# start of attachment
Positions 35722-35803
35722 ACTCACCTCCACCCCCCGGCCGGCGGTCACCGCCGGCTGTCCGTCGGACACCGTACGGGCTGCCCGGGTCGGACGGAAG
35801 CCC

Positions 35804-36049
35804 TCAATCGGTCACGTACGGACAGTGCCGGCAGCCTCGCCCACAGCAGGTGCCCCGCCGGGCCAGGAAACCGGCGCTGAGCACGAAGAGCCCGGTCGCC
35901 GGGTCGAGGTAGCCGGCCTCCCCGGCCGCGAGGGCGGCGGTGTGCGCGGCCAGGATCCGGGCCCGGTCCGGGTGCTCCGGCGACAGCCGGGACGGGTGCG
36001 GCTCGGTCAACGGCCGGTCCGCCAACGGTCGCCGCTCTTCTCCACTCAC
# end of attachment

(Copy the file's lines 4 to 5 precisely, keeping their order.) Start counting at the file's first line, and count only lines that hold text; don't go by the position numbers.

Positions 35804-36049
35804 TCAATCGGTCACGTACGGACAGTGCCGGCAGCCTCGCCCACAGCAGGTGCCCCGCCGGGCCAGGAAACCGGCGCTGAGCACGAAGAGCCCGGTCGCC